Swords and Space Radio - Half Way Point of 2014 Season

Last night we recorded episode XXIII of Swords and Space Radio, and finished up the first half of the 2014 season, the second full season of Swords and Space and first with my father, Richard, joining me as co-host. You can listen to last night's show, reviewing Godzilla and Edge of Tomorrow below:

New Entertainment Podcasts with The AMDG Radio Network on BlogTalkRadio

The network takes a break for the month of July, but we'll be back on the 5th of August with a special "crossover" episode with our friends from Culture of Comics: Swords and Space XXIV/Culture of Comics #27: Jupiter Ascending and Guardians of the Galaxy

In the mean time, I'm going to try to focus on getting the blog back to a more active status and knuckle down to do some more writing. I know this has been promised a few times before, but with your encouragement I can do it.


Edge of Tomorrow (Movie Review)

Title: Edge of Tomorrow
Director: Doug Liman
Studio: Warner Bros. Pictures
Starring: Tom Cruise, Emily Blunt, Bill Paxton
Excellence: 4 stars (out of 5)
Summary in a Sentence: Another very solid science fiction offering from Tom Cruise that features not just good action and special effects, but a very serviceable underlying plot, lifelike characters that the viewer will connect with, and a great new take on the "Groundhog Day" style reliving of the same day over and over.

This film will be discussed on Swords and Space Radio Tuesday 10 June:  http://www.blogtalkradio.com/amdg/2014/06/11/swords-and-space-xxiii-godzilla-2014-and-edge-of-tomorrow

Finally a film that I took the time to go see at the theatre and was not disappointed by one bit. This film was great, and I haven't been this enthusiastic about a new sci fi movie since Dredd a couple years back. It was relased just last week on 5 June, so there's plenty of time for readers to check this great sci fi action/adventure out in theatres -- you won't be sorry.

The basic plot is quite straight forward: Lt. Col. Bill Cage (Tom Cruise) is an officer who has never seen a day of combat when he is forced into what's little more than a suicide mission that is part of an attempt to halt the subjugation of earth by aliens called "Mimics". Killed within minutes, Cage then finds himself inexplicably thrown into a time loop - forcing him to live out the same brutal combat over and over, fighting and dying over and over. He ultimately joins up with Special Forces warrior Rita Vrataski and together they try to use his reliving of the same day to defeat the alien menace.

The cinematography was great and the world well-developed and realistic. This certainly helped with the suspension of disbelief, and the battle scenes were well-paced and appropriately devastating to give the viewer a very real sense of how desperate the human battle against the Mimics is.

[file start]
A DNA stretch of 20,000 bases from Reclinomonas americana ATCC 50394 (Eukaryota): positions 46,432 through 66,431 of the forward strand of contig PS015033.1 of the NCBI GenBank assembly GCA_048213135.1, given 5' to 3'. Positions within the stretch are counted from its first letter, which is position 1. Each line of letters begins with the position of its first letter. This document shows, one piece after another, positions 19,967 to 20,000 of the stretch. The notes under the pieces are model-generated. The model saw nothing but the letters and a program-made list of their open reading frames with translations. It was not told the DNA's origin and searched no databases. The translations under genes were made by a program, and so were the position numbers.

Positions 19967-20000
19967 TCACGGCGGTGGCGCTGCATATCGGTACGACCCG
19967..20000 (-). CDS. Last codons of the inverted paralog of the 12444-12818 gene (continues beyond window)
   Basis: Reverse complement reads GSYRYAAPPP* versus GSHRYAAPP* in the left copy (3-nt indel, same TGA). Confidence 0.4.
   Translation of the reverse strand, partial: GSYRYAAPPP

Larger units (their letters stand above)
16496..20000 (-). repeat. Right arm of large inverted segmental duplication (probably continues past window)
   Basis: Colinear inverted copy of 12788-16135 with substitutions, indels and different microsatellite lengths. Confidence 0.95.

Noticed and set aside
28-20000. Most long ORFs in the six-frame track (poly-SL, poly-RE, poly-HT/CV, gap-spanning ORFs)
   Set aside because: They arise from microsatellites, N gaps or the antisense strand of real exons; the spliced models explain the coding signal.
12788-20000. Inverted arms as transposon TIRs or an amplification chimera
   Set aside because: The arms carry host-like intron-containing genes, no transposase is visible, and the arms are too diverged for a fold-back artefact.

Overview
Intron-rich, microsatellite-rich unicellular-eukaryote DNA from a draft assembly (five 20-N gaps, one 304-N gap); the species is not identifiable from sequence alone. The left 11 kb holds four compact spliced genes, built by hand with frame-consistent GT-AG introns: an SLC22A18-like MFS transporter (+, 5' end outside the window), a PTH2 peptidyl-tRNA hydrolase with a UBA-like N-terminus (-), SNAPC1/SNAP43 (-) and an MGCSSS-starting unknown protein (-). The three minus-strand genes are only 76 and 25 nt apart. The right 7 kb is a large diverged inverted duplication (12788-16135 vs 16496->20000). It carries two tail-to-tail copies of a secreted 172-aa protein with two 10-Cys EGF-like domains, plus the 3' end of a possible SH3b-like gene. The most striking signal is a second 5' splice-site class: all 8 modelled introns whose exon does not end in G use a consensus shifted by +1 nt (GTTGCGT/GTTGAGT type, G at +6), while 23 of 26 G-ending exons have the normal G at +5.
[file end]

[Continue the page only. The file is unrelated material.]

The plot was fast-paced and well-conceived. There was even a bit of humour here-and-there, and the performances were, without exception, very well done. Special "props" to Bill Paxton for an unexpected (and very strong) performance as a drill sergeant from Kentucky. I was a bit skeptical about the Emily Blunt character going in, but I thought she was done quite well. That she goes into battle wearing a stength-enhancing combat exoskeleton compensates for one of my usual complaints about the D&D Warrior Babe trope (i.e. that women physically aren't as strong as men) and she did a good job of portraying a character who is much more than her exterior hard appearance suggests.

I only really had nits about the film. I wasn't crazy about how the military was portrayed, throwing completely untrained troops into battle, but I suppose this was done to convey just how hard-put humanity is. I also thought that Emily Blunt's character engaging in a very strenuous pre-battle workout was unrealistic since no soldier would exhaust themselves like that on the eve of battle, but I can see why it was done in the context of the film to convey her single-minded devotion to her craft (making war against the Mimics).

Overall, I thought this a fine, fine film. The most enjoyable new science fiction film I've experienced since Serenity way back in 2005. Unlike Serenity, it's doing quite well in the box office, thanks no doubt to a robust marketing effort and the star power of Tom Cruise -- who, it must be said, has rarely let me down. He is a strange, strange man in his personal life, but he chooses good films and performs well in them.


D-Day 70th Anniversary

Today is the 70th Anniversary of D-Day. I personally don't make a huge deal of this, because as I've been on record as saying before, I don't see WWII as being some great "good versus evil" struggle. It was a monumental and horrific war that altered the course of history, that is for sure, but when one considers our alliance with the Soviets (an even more brutal and evil regime than the Nazis) and the nuclear bombings of Hiroshima and Nagasaki, no side can claim the moral high ground.

That said, a reader sent me the above-posted picture of my old regiment, the Royal Winnipeg Rifles (at least some of them) embarking on a landing craft on D-Day. They landed on Juno Beach.

I don't think any of the veterans I had the pleasure of meeting were members of the R Wpg Rif Battalion that landed in Normandy. I remember stories of Italy from the old soldiers I sat with at mess dinners. They had nothing but respect for the German soldiers they faced, and had fond memories of joining forced with British troops to brawl with Americans.
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